The CDC’s latest COVID-19 guidance treats unvaccinated and vaccinated individuals the same


In what it describes as “streamline[d] COVID-19 guidance,” the latest COVID-19 updates (here and here) from the Centers for Disease Control and Prevention don’t appear to distinguish between individuals regardless of vaccination status.

Potayto, potahto.

While the CDC continues to promote the importance of being up to date with vaccination, the CDC concedes that “protection provided by the current vaccine against symptomatic infection and transmission is less than that against severe disease and diminishes over time, especially against the currently circulating variants.”

The CDC believes that COVID-19 is here to stay. But its focus has shifted from controlling the spread to mitigating the risk of severe illness.

For example, the CDC no longer recommends social distancing. Similarly, the CDC advises that those exposed to COVID-19, regardless of vaccination status, need not quarantine. Instead, they can wear a high-quality mask for ten days and get tested on day five. Plus, in most community settings, the CDC no longer recommends screening testing of asymptomatic people without known exposures. And the CDC now recommends case investigation and contact tracing only in health care settings and specific high-risk congregate settings.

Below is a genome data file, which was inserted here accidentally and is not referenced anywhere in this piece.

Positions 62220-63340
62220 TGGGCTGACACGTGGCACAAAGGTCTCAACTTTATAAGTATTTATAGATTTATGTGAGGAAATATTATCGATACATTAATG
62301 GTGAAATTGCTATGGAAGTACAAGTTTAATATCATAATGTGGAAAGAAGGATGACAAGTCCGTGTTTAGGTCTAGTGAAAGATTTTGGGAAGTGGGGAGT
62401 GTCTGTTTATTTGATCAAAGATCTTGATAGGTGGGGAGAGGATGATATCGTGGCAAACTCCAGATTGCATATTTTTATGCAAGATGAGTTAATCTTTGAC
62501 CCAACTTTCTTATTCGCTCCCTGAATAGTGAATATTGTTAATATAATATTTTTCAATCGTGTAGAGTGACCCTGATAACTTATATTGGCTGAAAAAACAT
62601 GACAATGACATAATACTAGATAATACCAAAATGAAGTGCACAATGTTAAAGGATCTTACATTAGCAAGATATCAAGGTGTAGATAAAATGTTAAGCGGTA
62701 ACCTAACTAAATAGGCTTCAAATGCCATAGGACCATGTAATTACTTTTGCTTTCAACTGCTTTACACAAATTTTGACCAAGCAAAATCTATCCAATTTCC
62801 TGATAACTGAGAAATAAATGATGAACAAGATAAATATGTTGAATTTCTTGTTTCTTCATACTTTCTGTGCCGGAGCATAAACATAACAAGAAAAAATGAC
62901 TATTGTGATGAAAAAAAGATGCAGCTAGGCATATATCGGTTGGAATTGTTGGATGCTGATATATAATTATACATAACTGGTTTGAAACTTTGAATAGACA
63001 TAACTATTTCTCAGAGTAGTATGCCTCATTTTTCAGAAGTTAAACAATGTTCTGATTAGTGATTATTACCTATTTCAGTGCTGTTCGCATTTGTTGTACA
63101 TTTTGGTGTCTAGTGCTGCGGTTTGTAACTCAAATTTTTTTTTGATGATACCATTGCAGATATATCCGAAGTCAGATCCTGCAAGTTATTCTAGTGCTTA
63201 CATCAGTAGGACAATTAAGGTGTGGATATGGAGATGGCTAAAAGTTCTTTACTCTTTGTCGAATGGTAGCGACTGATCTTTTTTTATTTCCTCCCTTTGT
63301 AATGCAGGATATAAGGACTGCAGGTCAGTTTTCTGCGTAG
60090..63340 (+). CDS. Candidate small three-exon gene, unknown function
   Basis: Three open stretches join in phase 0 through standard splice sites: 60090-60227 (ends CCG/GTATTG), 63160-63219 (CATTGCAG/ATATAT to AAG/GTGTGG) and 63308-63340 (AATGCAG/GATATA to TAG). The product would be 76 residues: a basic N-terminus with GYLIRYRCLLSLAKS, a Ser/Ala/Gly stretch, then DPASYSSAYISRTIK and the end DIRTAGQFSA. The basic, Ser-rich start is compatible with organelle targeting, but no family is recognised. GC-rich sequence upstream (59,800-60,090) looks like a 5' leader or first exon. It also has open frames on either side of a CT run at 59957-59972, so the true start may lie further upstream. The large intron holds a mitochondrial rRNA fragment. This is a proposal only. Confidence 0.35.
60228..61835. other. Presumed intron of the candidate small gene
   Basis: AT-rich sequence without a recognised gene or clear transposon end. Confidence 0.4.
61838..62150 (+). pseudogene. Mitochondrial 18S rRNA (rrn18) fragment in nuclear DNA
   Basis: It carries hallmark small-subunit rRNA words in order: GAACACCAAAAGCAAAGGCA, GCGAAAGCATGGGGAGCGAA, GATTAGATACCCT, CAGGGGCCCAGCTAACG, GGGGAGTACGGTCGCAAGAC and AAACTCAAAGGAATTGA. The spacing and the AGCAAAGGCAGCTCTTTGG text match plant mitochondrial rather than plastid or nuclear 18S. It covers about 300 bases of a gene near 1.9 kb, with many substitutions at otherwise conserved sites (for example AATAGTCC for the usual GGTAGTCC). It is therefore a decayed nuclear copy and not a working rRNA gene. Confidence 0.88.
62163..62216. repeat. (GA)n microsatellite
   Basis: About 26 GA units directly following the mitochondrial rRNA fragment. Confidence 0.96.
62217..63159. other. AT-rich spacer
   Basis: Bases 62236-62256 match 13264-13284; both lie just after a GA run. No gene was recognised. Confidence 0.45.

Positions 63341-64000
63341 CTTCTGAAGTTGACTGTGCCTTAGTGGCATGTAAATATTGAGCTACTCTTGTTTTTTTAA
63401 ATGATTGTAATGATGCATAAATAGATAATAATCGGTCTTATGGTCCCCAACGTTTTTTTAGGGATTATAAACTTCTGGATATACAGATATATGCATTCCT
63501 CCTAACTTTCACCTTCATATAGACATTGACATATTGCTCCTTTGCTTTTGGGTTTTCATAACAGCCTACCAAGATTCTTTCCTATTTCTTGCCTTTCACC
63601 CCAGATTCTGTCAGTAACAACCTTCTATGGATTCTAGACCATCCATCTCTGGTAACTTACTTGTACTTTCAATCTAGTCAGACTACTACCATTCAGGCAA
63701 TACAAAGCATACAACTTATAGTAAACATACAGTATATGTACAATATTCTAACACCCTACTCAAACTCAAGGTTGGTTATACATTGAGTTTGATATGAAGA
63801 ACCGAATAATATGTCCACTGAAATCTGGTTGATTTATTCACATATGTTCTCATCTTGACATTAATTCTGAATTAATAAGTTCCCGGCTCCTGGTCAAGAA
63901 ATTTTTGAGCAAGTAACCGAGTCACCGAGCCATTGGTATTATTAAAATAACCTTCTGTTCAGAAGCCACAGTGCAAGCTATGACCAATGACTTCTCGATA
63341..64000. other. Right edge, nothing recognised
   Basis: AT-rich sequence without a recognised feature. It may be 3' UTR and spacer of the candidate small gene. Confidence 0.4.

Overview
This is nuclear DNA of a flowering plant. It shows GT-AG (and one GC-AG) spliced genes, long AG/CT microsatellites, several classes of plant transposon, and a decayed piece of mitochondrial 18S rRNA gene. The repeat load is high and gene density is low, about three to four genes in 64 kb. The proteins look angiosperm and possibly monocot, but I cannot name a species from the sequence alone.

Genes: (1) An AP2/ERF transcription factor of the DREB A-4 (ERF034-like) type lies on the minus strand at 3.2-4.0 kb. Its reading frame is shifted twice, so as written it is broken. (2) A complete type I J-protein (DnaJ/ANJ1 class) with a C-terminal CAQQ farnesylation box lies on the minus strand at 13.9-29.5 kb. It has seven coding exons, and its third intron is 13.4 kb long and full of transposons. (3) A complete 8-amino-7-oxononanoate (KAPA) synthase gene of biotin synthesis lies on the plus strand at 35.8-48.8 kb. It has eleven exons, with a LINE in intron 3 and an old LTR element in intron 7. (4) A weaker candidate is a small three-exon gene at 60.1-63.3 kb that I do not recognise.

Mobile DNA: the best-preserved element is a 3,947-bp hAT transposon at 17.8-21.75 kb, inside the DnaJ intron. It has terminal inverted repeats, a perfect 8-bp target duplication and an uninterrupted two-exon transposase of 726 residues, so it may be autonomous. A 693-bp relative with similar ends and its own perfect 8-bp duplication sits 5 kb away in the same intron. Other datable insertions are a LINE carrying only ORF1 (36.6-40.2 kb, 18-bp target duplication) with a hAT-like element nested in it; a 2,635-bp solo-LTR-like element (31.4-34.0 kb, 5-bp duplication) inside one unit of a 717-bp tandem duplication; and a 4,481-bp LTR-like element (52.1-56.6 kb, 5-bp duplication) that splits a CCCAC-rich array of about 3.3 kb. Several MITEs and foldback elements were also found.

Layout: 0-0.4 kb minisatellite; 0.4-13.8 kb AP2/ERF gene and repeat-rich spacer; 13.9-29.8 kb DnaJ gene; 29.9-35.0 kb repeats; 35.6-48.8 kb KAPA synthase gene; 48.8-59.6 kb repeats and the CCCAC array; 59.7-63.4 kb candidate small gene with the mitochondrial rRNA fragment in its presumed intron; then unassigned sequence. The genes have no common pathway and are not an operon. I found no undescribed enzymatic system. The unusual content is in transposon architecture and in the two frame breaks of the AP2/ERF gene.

So, why the shift?

The CDC told reporters yesterday, “High levels of population immunity due to vaccination and previous infection and the many available tools to protect the general population, and protect people at higher risk, allow us to focus on protecting people from serious illness from Covid-19.”

The CDC has further acknowledged that, like vaccination, therapeutics can prevent severe illness too.

Although, no one with COVID-19 (regardless of vaccination status) should be hanging around others. Those who suspect that they have COVID-19 should get tested. If negative, they can end isolation. If positive, stay home for at least five days and isolate yourself from others in your home. You are likely to be most infectious during these first five days. Wear a high-quality mask when you must be around others at home and in public.

  • If after five days you are fever-free for 24 hours without medication, and your symptoms are improving, or you never had symptoms, you may end isolation after day five.
  • Regardless of when you end isolation, avoid being around people who are more likely to get very sick from COVID-19 until at least day eleven.
  • You should wear a high-quality mask through day ten.

The biggest takeaway for employers, beyond keeping sick employees out of the workplace for the recommended periods, is that the CDC does not consider regular testing of unvaccinated individuals necessary (if you currently do). And HR no longer needs to spearhead contract tracing. Just remember that your mileage may vary under state (cough, California, cough), local law, or industry.

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